Skip to content Skip to footer

Japanese transition to 100% renewable energy

Share on facebook
Share on twitter
Share on linkedin

Local governments across Japan are seeking to supply their regions with 100% renewable energy, three years after the major earthquake which resulted in a nuclear disaster.


At the Community Power Conference in Fukushima, the founding partners of the Global 100% Renewable Energy Campaign welcomed the decision of Fukushima prefecture to be entirely energy self-sufficient by 2040 using only renewable sources. Among them are the Japan-based Institute for Sustainable Energy Policies (ISEP), World Future Council (WFC), World Wind Energy Association (WWEA) and the coordinating organisation of the German 100% Renewable Energy region network deENet.

The Great East Japan earthquake, the subsequent tsunami and the disaster at the Fukushima-daiichi nuclear power plant in March 2011 encouraged the people of Fukushima to reassess their energy system and to revitaliae industry in the shattered region. “This led to a vision to transition to renewable energy as a pathway forward,” says Tetsunari IIDA, executive director of ISEP. Fukushima prefecture now has an official commitment to cover 100% of primary energy demand in Fukushima with renewable resources by 2040.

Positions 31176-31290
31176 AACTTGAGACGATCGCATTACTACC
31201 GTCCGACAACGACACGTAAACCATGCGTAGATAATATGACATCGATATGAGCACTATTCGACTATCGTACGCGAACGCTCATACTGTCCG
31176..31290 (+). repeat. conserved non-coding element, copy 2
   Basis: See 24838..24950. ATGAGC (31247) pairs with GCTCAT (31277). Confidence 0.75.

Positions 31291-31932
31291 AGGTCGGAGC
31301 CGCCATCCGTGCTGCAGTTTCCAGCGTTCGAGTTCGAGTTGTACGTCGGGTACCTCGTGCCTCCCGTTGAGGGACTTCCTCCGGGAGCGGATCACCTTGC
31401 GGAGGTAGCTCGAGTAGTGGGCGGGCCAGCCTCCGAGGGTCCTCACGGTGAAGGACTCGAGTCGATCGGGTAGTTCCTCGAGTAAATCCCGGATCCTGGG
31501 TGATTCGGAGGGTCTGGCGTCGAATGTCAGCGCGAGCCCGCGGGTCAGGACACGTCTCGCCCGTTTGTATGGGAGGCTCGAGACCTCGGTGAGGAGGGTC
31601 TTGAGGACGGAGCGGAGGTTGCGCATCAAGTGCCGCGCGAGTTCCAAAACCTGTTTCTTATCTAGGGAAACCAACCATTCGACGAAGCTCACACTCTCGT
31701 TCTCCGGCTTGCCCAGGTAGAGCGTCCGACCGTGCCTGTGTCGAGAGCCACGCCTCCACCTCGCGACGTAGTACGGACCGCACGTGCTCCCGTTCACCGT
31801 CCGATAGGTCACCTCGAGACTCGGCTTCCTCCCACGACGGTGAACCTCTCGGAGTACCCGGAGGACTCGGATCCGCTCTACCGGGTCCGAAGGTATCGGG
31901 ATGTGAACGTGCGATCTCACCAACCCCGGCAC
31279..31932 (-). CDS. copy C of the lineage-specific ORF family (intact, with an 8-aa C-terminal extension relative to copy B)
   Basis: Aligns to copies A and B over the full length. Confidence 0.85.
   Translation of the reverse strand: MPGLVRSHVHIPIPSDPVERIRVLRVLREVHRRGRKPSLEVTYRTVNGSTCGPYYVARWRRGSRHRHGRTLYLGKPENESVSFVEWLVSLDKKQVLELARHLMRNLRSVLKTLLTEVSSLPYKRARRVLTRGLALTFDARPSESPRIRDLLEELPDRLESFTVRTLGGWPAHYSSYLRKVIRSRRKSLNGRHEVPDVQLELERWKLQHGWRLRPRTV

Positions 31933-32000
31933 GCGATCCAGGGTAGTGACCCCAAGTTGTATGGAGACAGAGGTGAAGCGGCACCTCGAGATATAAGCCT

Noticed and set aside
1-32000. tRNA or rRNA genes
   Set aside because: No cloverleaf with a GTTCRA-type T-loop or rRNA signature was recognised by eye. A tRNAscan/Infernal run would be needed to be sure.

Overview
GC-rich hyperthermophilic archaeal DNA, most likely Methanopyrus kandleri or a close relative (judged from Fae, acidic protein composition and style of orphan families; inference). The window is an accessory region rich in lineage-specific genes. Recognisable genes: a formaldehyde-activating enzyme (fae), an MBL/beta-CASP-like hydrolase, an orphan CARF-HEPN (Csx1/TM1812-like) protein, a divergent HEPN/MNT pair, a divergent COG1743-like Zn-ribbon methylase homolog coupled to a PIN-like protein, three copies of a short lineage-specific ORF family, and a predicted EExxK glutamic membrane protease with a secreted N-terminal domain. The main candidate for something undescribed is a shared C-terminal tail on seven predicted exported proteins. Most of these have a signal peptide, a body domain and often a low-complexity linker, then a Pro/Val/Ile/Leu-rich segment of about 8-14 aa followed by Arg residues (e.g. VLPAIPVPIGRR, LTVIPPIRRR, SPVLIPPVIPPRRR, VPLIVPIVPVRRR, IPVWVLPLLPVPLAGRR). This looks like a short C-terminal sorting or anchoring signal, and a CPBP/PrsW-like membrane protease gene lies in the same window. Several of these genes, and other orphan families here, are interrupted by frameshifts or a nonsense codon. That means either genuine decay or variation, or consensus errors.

In the process of revitalising Fukushima, the authorities have adopted the slogan ‘Future From Fukushima’. Stefan Gsänger, secretary general of the World Wind Energy Association, says “In line with the new slogan, it is an important message that Japanese regions are sending from Fukushima when joining the global movement of cities, communities, regions and countries celebrating their recent transition to 100% renewable energy (RE). As we see in an increasing number of places around the world, 100% RE is technically and economically viable.”

“While the national government of Japan prepares for the restart of the nuclear reactors, it is very encouraging to see communities and mayors leading the way in exploring successful planning and implementation strategies towards 100% renewable energy,” said Stefan Schurig, director for climate energy of the World Future Council.

The implementation of feed-in tariffs in 2012 triggered the acceleration of renewable energy development in many areas in Japan. In the course of such development, the bottom up approach among local stakeholders has been one of the major driving forces. Members of the Global 100% RE Campaign now highlight the importance of mechanisms and policies that enable local stakeholders to reap the benefits of local renewable resources. “Fortunately, Japan does not have to reinvent the wheel. Case studies from around the world provide valuable experiences and tools to bring socio-economic development by transitioning towards 100% RE. In Germany, a network of 100% RE regions includes 74 regions and municipalities that have already reached 100% renewable energy status,” said Peter Moser, divisional manager for regional sustainable development of deENet.

Show CommentsClose Comments

Leave a comment